|Author (Person)||Jones, Tim|
|Series Title||European Voice|
|Series Details||Vol 7, No.11, 15.3.01, p29|
EVEN the European Commission can see that its glory days of seemingly unchecked merger-vetting powers are numbered.
So much so that senior officials are actively encouraging unhappy firms to take the US route and go straight to the Court of First Instance (CFI), the initial venue of appeal against Commission decisions, and apply for merger bans to be suspended subject to a final ruling.
"Parties could get suspensive effect fully or partially lifted and that would be an incentive for the Commission to go back to the drawing board and think hard about our reasoning," Enrique Gonzalez-Diaz, head of unit at DG Competition's merger task force and a former secondee to the CFI, told a conference on international merger control in Brussels last week.
If for no other reason than public relations, the Commission realises that competition must not just be done but be seen to be done. Out of 14 mergers banned since the Commission won policing powers a decade ago, as many as four have fallen under Mario Monti's short stewardship as anti-trust chief.
And that doesn't begin to tell the whole story. In the 18 months since Monti took over from Karel Van Miert,
the competition department's onerous conditions in return for clearance have led to the withdrawal of Aker Maritime's bid for shipbuilder Kvaerner and the proposed €20-billion merger of EMI and Time Warner's music businesses.
This latter decision, combined with Monti's first-ever veto of a purely American tie-up - telecommunications giant WorldCom's €120-billion merger with Sprint last summer - even prompted two US senators to write to the EU's anti-trust chief and accuse him of protectionism.
Although Monti fired back with evidence that the deal was the only US merger blocked out of 348 filed over the past ten years, the complaints won't go away. Indeed, they are about to be reignited with the inquiry into General Electric's €48-billion take-over of Honeywell.
Jack Welch, GE's outgoing chief executive, is leading the regulatory-clearance drive. He is also an industrial power behind President George W. Bush's throne.
This case risks blowing up into a repeat performance of the furore surrounding not just WorldCom/Sprint but the 1996 take-over of McDonnell Douglas by the world's biggest aircraft-maker, Boeing.
Firms rarely bother to appeal against EU executive merger rulings since they take so long to come to court that the market has moved on. A recent exception is UK package-holiday operator Airtours, which was banned last autumn from acquiring its rival First Choice Holidays.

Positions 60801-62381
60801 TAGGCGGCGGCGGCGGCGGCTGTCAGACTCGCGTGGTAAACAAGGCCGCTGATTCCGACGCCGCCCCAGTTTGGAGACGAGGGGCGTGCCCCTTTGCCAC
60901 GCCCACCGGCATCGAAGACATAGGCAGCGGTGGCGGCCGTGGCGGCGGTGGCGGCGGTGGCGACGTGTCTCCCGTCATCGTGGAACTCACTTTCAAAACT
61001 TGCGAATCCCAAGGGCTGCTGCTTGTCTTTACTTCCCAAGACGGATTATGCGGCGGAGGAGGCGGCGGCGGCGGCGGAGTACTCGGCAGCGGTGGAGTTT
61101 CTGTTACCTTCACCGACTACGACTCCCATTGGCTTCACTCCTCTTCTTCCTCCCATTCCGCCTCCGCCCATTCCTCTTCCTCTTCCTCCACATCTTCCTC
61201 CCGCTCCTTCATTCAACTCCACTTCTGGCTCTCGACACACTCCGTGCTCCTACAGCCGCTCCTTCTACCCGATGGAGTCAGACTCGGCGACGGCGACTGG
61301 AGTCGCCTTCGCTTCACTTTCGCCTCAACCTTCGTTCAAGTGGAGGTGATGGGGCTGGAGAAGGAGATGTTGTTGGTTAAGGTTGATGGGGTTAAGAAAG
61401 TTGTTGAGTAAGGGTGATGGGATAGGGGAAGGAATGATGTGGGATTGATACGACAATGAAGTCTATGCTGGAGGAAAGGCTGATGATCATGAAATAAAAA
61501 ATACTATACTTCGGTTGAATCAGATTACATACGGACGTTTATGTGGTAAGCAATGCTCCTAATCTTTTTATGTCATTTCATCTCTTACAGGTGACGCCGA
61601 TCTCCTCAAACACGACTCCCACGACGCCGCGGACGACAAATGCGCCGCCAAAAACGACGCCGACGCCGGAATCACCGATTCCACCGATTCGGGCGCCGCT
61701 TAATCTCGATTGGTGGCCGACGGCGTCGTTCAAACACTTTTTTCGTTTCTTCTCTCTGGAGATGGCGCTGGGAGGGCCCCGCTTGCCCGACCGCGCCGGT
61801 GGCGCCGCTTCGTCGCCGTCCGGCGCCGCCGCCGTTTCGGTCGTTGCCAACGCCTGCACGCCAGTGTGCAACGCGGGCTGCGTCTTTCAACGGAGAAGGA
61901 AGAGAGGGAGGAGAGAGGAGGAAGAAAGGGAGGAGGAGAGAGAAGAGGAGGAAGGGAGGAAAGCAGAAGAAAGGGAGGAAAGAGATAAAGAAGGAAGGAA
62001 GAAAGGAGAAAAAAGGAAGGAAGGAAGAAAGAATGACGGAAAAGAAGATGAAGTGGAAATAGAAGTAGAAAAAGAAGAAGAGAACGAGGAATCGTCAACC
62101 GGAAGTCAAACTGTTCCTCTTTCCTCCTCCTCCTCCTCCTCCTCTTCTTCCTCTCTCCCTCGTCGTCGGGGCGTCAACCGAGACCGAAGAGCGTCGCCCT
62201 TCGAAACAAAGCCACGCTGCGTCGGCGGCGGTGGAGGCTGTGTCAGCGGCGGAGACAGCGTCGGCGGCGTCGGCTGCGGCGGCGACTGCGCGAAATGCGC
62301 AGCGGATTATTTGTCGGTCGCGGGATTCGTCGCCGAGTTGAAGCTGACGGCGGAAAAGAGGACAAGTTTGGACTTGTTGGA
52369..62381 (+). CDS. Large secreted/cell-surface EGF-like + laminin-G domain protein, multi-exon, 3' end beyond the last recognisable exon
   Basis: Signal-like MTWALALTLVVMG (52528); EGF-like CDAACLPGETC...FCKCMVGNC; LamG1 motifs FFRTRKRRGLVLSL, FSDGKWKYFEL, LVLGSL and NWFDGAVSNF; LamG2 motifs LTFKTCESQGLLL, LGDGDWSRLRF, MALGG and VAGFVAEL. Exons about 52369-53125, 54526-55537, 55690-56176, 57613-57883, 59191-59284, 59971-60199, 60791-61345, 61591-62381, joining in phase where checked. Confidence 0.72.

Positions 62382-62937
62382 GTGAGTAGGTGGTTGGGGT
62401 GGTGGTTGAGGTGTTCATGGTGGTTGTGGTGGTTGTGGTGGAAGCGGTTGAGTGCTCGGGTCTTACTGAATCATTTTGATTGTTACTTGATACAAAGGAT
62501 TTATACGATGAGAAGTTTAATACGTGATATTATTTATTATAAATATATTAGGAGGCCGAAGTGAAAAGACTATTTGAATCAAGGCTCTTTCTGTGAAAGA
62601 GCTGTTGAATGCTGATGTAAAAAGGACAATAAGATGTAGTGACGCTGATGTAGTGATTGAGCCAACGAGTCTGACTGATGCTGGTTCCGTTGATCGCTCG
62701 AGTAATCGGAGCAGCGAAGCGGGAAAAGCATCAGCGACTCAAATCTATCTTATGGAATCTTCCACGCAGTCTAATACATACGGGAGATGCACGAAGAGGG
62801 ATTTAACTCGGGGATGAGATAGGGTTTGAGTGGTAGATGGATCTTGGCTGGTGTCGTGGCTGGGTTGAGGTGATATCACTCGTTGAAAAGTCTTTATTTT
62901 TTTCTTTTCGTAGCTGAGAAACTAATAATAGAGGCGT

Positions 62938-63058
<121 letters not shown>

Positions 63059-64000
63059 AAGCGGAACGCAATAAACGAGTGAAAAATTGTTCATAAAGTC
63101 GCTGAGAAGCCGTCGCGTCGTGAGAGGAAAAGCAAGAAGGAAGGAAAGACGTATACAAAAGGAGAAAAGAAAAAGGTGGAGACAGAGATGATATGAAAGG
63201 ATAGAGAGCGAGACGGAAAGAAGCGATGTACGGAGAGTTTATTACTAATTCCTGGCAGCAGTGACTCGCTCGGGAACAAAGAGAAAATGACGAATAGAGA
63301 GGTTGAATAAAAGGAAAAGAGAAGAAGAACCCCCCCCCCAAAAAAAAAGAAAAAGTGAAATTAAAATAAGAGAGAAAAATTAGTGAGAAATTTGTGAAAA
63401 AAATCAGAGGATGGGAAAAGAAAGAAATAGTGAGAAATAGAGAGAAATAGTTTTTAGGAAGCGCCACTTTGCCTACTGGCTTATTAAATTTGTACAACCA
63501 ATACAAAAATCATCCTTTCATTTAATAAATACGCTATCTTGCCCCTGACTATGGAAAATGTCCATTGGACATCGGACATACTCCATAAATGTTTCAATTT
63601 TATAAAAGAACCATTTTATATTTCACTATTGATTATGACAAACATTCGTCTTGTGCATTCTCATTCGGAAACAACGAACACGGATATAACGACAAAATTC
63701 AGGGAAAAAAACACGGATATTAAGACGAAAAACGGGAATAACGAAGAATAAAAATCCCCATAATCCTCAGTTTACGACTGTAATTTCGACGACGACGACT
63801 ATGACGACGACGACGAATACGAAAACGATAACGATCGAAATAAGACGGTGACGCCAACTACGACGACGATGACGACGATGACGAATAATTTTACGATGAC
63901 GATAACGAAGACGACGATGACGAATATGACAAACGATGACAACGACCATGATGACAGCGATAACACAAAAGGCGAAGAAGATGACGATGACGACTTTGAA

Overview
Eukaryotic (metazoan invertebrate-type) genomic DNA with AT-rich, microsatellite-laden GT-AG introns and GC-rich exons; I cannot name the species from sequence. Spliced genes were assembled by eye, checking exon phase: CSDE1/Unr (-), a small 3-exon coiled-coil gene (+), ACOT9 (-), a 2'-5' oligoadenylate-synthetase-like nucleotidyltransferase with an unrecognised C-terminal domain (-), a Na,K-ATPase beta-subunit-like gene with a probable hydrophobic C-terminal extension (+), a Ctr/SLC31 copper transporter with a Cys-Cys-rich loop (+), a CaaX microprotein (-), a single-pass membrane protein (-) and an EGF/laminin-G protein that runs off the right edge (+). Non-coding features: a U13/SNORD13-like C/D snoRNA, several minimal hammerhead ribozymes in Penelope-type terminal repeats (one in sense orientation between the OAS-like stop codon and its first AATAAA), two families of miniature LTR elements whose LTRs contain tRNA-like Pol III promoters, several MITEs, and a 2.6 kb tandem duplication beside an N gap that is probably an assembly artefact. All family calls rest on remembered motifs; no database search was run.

In a ground-breaking decision, the Commission ruled that the merger would lead to "collective dominance" of the high-volume, short-haul package holiday sector even if rivals remained in the marketplace. The removal of one competitor would lead them to realise they could hike prices collaboratively and reduce choice.
"There are very few appeals because the process comes too late for merger cases," Christopher Bright, a partner at law firm Clifford Chance. "If, like Airtours, a company is told it has a glass ceiling and effectively can't merge with anyone, then it will fight because it has no choice. Otherwise, companies just look elsewhere."
The Luxembourg-based CFI, which was set up a decade ago to alleviate the Court of Justice's caseload, has become equally congested with staff cases. Even though every case in the competition, trade and intellectual property areas brought against an EU institution starts in the CFI, 25% of the appeals in 1999 alone were about settling internal staff disputes.
As a result, the few competition appeals there travel at a snail's pace. In January, when the CFI overturned a Commission decision to allow the merger of German coal producers RAG Aktiengesellschaft, Saarbergwerke and Preussag Anthrazit after an appeal from the UK's RJB Mining, it meant little since the merger had gone ahead three years earlier.
Monti argues that the threat of appeal is enough to keep the Commission on its toes, never mind how long the cases take to reach court. "It has been argued that court challenges are not a real option because they are too lengthy, but since 1990 over 30 decisions have been appealed in the Court of First Instance - and that is an effective threat to convince Commission officials to get their facts right," he said.
The CFI itself has advocated an "accelerated procedure" for merger cases, which would exclude some written stages to the appeals process, acknowledging that average waits of two years are far too long. More radical suggestions from outside the court include the idea of setting up a separate merger-appeals tribunal or taking all the staff cases out of court.
In the meantime, an application for 'interim measures' under Article 243 of the EU treaties would allow the companies - if they dared without a final ruling - to proceed with their merger as if the CFI had ruled on the validity of their appeal. This would mean firms could run the EU and US regulatory phases of their merger plans in parallel, says task force chief Gonzalez-Diaz.
The entire process would take seven months: one for the opening Commission inquiry, four for the in-depth phase and a further two for the CFI to suspend the decision and rule. Commercial lawyers scoff at the suggestion for now, claiming that the quickest any of them has ever obtained interim relief was nine months and not two.
However, if the CFI does manage to speed up its processes and firms can be sure that a case will obtain a ruling within two months of lodging an appeal, then the Union could be about to go the litigious way of the Americans.
Major feature on EU merger policy.
|Subject Categories||Internal Markets|